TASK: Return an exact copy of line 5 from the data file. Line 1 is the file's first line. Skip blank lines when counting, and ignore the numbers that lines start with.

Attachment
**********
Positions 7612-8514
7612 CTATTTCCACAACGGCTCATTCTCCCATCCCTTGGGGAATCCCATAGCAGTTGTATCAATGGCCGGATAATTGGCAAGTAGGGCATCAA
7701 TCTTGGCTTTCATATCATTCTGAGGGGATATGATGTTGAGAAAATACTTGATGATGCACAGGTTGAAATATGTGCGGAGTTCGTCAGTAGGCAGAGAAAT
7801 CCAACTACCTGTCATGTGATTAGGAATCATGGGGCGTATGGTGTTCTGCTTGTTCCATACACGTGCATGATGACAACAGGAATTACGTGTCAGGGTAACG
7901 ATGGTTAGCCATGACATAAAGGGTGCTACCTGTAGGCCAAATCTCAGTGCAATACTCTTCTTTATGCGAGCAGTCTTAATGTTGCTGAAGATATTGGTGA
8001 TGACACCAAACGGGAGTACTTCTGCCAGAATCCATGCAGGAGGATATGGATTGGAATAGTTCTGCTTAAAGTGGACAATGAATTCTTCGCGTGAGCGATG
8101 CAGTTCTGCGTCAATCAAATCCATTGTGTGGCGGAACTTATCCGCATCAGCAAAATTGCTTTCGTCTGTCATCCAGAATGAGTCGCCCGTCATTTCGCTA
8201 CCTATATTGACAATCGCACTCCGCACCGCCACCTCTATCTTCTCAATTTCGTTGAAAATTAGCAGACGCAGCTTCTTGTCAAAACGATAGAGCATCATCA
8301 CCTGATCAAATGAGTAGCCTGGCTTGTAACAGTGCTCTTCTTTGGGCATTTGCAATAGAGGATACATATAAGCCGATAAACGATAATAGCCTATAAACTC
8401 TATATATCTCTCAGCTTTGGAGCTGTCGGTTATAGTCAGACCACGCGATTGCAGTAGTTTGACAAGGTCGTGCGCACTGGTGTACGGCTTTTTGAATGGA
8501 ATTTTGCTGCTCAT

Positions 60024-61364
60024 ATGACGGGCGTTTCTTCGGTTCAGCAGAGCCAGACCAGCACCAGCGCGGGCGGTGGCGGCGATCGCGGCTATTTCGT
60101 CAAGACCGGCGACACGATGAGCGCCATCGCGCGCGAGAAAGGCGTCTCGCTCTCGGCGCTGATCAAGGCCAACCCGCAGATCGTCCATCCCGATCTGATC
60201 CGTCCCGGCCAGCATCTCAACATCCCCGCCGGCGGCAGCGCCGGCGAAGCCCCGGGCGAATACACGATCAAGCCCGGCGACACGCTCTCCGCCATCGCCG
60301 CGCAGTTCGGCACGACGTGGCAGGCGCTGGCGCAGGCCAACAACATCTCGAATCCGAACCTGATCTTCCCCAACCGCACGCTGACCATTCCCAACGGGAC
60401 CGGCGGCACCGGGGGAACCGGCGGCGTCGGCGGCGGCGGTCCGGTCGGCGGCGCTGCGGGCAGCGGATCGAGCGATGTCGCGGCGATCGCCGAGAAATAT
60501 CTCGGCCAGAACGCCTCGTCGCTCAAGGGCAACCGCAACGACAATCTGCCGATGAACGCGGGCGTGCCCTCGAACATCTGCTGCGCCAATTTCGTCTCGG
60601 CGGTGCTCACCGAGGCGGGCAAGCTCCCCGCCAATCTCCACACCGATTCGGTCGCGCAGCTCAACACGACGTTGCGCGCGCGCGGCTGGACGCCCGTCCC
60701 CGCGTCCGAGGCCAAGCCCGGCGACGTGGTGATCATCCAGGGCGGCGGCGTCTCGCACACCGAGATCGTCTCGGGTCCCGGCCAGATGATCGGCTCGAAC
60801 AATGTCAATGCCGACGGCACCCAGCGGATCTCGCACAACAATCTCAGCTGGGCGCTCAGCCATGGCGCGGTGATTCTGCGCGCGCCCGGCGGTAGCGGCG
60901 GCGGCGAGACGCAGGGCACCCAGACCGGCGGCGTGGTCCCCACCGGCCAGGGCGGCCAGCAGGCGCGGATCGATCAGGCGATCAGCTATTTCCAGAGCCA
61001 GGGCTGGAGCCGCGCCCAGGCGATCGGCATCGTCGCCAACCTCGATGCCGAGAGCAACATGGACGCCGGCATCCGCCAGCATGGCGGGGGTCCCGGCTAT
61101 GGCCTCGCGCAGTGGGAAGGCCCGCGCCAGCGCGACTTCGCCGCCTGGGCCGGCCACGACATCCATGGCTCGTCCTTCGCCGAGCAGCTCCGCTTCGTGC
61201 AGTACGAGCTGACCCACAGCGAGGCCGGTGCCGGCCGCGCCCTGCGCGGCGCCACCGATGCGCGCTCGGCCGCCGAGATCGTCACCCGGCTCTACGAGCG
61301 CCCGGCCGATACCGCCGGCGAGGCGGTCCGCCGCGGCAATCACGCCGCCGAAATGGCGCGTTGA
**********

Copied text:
7901 ATGGTTAGCCATGACATAAAGGGTGCTACCTGTAGGCCAAATCTCAGTGCAATACTCTTCTTTATGCGAGCAGTCTTAATGTTGCTGAAGATATTGGTGA